BJP in a fix as Amit Shah statement stirs anti-Hindi sentiment across South

Amit Shah

Bengaluru: Predictably, Union Home Minister Amit Shah's recent statement projecting Hindi as an alternative to English has raised hackles down South.

The responses from different states in south India mirror the local factors and the quality of political equations between the respective states and the government at the Centre.

Tamil Nadu, considered the cradle of Dravidian identity, has traditionally been anti-Hindi. In fact, the misguided moves by certain quarters to impose Hindi on the state gave a fillip to the Dravidian movement in the 60s and has sustained it ever since.

The anti-Hindi agitation effectively pushed the Congress to the political sidelines where it remains to this day. Not surprisingly, the most vocal criticism of Shah's recent statement came from Tamil Nadu.

Already raged against the Centre over the NEET examinations, Tamil Nadu Chief Minister M K Stalin did not mince words over Shah's statement.

R Padmanabhan, Director, Socio Economic Development Foundation, a think-tank based out of Madurai, told IANS, "The fight against Hindi has been a historic one. Tamil people feel that the North Indians are imposing Hindi upon us forcefully, leading to the dilution of Dravidian ethos and thoughts.

"Be it Periyar, Annadurai or for that matter Karunanidhi, all had taken public postures against imposition of Hindi. There is a gut feeling that Hindi is a way to wipe out our Dravidian identity which is our pride and on which we won't compromise."

In an apparent attempt at damage-control, the Tamil Nadu unit of the BJP had to clarify that it is against the imposition of Hindi.

In neighbouring Karnataka, where Kannada is the lingua franca, the ruling BJP has had to play a balancing act between towing the official line and pandering to local sentiments.

Of all the southern states, Karnataka has been the most fertile ground for the BJP agenda. This also has been a factor in the growing acceptance of Hindi in this state.

However, pro-Kannada outfits in the state are not taking too kindly to Shah's views.

Speaking to IANS, Praveen Kumar Shetty, President of Karnataka Rakshana Vedike, said, "If BJP comes to the matter of language, the party will lose deposit in the state. The nation is not built by Amit Shah or Prime Minister (Narendra) Modi. It is built by our ancestors. Kannada is also a national language.

"This applies to all south Indian and regional languages. They should never touch any issue which is detrimental to the language of the land, if they do, it will weaken the country and the federal structure."

Considering that they proudly sport their Dravidian origins on their sleeves, the prompt and sharp responses from some of the southern states are not so surprising.

In a way, the mosaic of Indian states today is a gift of the linguistic aspirations of the people from these states. Despite their shared Dravidian heritage, each of the south Indian languages -- Tamil, Telugu, Kannada, and Malayalam -- has a long and rich history.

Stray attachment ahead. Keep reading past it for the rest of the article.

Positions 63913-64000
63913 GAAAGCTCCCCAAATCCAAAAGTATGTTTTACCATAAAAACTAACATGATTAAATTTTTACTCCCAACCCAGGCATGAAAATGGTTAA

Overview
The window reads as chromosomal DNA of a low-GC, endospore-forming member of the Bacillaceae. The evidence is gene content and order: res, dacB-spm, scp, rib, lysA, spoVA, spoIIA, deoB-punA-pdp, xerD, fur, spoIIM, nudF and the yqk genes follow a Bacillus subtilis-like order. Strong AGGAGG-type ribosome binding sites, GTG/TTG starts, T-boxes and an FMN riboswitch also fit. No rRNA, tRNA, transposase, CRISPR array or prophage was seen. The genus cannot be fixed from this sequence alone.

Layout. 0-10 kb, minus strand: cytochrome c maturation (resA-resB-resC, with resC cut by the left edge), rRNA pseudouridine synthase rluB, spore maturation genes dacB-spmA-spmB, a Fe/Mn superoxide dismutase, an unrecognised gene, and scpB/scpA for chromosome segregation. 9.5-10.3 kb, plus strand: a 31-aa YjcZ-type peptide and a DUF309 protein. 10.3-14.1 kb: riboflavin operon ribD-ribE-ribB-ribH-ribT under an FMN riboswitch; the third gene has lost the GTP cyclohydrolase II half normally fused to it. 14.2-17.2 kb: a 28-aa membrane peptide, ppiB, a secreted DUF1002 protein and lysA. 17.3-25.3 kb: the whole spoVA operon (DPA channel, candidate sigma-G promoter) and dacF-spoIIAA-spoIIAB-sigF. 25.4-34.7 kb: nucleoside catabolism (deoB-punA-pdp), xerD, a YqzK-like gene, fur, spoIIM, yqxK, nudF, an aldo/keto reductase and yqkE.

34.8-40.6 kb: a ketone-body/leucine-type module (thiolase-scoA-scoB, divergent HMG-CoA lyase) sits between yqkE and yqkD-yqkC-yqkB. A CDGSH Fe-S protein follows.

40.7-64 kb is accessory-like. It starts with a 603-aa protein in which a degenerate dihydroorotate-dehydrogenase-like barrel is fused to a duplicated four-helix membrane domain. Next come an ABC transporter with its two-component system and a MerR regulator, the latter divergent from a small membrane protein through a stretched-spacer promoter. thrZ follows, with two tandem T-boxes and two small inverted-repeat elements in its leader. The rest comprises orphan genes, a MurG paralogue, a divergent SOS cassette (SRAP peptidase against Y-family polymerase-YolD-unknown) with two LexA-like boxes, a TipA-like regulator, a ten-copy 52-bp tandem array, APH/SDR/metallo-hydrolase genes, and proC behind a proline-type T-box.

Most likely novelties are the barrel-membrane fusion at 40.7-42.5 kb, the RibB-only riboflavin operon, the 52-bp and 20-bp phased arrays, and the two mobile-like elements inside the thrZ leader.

Several new linguistic states were born in India on November 1, 1956 under the provisions of the States Reorganisation Act. In south India, the process saw Tamil, Telugu, Kannada and Malayalam-speaking regions taking final shape as the state's of Andhra Pradesh, Tamil Nadu, Karnataka, and Kerala, respectively.

Compared to the north of the Vindhya mountains, the regions in south India remained relatively sheltered from foreign invasions, allowing the local languages to survive and better retain their identity till India became Independent. Over the years, they have jealously guarded the interests of their respective mother tongues and culture.

While the current controversy revolves around the Hindi-Dravidian languages construct, the fact remains that most of the southern states have had to grapple with linguistic flashpoints. Either with their neighbours or even internally.

Karnataka has witnessed language troubles in the past -- clashes between pro-Kannada and pro-Marathi activists in Belgaum bordering Maharashtra. The Kannada-Tamil clashes during the height of the Cauvery river dispute.

In the early 90s, Bengaluru also witnessed disturbances over the introduction of an Urdu language news bulletin on Doordarshan.

The Gokak agitation demanding primacy for Kannada, and supported by the likes of yesteryear movie star Raj Kumar, played a major role in strengthening the Kannada sentiment in the state.

The anti-Hindi mood is not so pronounced in the Telugu states of Andhra Pradesh and Telangana. While Andhra Pradesh has never had any direct exposure to Hindi influences to feel threatened, the Nizami Urdu culture in Telangana has ensured that Hindi is not seen as much of an alien language.

But with the K Chandrasekhara Rao-led TRS government in Telangana on a collision course with the Central government of late, the state government is taking potshots at Shah's statement.

Kerala has also been inured to the Hindi language controversy. The overwhelming majority of the population in Kerala speaks Malayalam and has no problems with the language.

As people of the state have long been migrating for business and employment, Keralites are known to be more pragmatic on such issues.

The latest controversy is a clear sign that the stalemate over languages will continue to haunt the country for a long time to come.

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